Negative reviews are one thing; negative reviews without a follow up from you are a death sentence. Don’t make that mistake. Follow up on all reviews, trying to resolve those that you can, but acknowledging everyone else with a heartfelt thanks for their feedback. No sarcasm, please. Remember– you’ve got an audience.

Final Thoughts

Remember how we discussed that a website is fundamental to finding qualified clients? We can help with that. Let’s talk about building you a site that you can be proud of.

Would you like a worksheet for finding the perfect client? Subscribe to receive this extra resource.

How to Build a Visual Identity for Your Law Firm

It may be unfair and hopelessly shallow, but clients will judge you based on how you look. You know to dress the part in the courtroom, but what about your website and social media presence? Does it look like you: polished, professional, and worthy of a client’s trust?

Be honest. Be brutal. Your clients will be.

A strong brand identity relies on the fine balance of cohesion, presentation, and personality.

There’s a sea of law firms out there that look either out of touch or overly generic. In fact, I’m pretty sure some of these law firms just copy and paste their entire visual identity from other brands. Yikes.

That may be okay (it’s not okay) for fly by night, side-eye worthy amateurs, but not you. You’re the best, and you’ve got to look the best, or no one else will know it, except for me and your mother.

By the end of this post, you’ll learn exactly how to create a visual identity that looks smart, savvy, and purposeful. This visual identity will make your brand more memorable and more trustworthy. Ready to get started? Let’s go!

Psst… Would you like to get 12 tools for creating a stunning visual brand? Subscribe to receive this free resource.

What message would you like to convey?

Here is the best place to start. Would you live to cultivate a friendly persona or an intellectual one? They aren’t mutually exclusive, however you’re looking for the dominant tone in your visual identity.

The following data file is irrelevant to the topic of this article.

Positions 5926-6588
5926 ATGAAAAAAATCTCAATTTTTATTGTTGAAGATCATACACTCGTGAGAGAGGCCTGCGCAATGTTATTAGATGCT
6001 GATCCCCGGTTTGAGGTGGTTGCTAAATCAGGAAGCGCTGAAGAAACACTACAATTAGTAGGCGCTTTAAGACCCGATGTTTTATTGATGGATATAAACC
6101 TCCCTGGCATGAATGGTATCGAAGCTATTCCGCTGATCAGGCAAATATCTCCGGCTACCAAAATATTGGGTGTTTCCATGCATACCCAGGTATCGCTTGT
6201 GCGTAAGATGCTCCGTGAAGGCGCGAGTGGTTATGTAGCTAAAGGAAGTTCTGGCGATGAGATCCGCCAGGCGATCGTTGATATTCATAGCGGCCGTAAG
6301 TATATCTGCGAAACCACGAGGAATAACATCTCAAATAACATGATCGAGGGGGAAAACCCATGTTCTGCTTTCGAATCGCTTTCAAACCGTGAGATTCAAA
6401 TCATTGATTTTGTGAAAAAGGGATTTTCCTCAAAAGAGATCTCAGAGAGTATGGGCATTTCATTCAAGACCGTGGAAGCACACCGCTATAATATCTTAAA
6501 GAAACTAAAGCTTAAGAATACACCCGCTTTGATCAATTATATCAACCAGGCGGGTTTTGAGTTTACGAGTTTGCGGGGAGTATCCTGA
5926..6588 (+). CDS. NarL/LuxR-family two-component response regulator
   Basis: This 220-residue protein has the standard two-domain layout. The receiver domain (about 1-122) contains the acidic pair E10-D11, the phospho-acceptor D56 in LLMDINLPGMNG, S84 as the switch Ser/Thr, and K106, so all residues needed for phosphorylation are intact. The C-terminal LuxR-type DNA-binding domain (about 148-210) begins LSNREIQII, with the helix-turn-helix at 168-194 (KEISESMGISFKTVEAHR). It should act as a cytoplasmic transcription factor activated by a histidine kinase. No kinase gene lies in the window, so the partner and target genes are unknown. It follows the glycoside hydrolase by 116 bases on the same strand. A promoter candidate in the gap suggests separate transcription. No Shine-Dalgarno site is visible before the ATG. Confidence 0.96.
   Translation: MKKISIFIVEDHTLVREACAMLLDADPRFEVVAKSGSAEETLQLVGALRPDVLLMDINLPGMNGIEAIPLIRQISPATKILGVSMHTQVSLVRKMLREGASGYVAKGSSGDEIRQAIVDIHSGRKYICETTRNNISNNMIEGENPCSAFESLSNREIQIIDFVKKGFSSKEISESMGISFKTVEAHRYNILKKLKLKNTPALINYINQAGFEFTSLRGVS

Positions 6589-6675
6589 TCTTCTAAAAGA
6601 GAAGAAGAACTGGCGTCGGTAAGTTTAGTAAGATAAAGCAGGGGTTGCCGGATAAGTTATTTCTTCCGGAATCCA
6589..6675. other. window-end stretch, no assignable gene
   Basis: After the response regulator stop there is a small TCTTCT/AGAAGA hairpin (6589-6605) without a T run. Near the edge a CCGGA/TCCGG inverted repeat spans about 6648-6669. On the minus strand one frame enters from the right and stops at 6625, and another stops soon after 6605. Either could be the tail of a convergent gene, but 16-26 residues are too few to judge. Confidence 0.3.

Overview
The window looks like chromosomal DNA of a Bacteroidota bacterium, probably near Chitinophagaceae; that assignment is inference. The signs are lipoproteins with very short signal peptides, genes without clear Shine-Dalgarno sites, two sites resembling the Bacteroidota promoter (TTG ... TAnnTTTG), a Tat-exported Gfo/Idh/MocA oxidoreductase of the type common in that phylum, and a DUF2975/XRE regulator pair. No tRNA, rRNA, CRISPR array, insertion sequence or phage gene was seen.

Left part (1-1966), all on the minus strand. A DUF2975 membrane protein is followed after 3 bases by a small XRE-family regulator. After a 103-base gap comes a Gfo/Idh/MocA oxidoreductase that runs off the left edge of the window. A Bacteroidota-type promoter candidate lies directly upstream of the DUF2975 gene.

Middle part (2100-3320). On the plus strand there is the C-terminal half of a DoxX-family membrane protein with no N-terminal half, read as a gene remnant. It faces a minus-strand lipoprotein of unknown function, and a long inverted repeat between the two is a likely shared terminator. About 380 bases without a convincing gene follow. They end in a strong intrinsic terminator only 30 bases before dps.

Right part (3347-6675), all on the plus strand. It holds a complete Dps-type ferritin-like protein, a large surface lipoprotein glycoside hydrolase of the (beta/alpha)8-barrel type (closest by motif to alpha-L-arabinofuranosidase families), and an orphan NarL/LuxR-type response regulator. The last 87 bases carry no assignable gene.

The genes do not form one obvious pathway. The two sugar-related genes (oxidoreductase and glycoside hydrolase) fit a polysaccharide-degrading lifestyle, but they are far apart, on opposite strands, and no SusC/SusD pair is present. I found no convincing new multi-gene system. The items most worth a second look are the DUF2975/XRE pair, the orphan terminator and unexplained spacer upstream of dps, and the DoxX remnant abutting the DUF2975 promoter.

Perhaps it’s best to think of your ideal client. Are you in family law? Are you an entertainment attorney? Do you work primarily in real estate? Your target clientele shifts depending on what type of law you specialize in. Keeping that client in mind, you can create a brand identity that reaches and relates to them.

How can a law firm that specializes in entertainment be satisfied with a dated and bland visual identity? Or, how can a firm that focuses on family law create a visual identity that’s aloof and unsympathetic?

Actually, it’s easy and a lot of brands do it unintentionally. However, it’s also easy to create a visual identity that deliberately gives off the vibe you wish to present. Let’s take a look at the components that create your visual identity.

The Components of Your Visual Identity:

Color

Color has a profound impact on us. One color can make us feel calm, another can make us feel creative. Studies show that the color called drunk tank pink can actually reduce violent and hostile behavior. There’s little doubt that color influences our psychology.

This is why you need to think about what colors to use in your visual branding. Each color affects us differently. Depending on the message you’d like to convey, use a corresponding color to subtly but effectively echo it.

Here’s a breakdown of each color and how the brain interprets it:

Green – Fresh, Organic, Natural, Eco-friendly, Gentle

Blue – Trustworthy, Secure, Peaceful, Calm, Loyal

Purple – Creative, Unique, Vibrant, Luxurious, Royal

Yellow – Friendly, Excited, Positive, Joyful, Energetic

Orange – Playful, Warm, Cheerful, Social, Confident

Red – Passionate, Bold, Strong, Dynamic, Brave

Pink – Feminine, Sweet, Compassionate, Affectionate, Caring

Brown – Reliable, Approachable, Stable, Dependable, Practical

Gray – Modern, Neutral, Conservative, Futuristic, Advanced

Black – Sophisticated, Traditional, Classic, Powerful, Elegant

White – Pure, Good, Clean, Honest, Open

You’ll probably want a combination of two or three colors to create a unique and intentional visual identity. For example, the color combinations of blue and gray say modern yet trustworthy, while brown and pink say dependable and compassionate.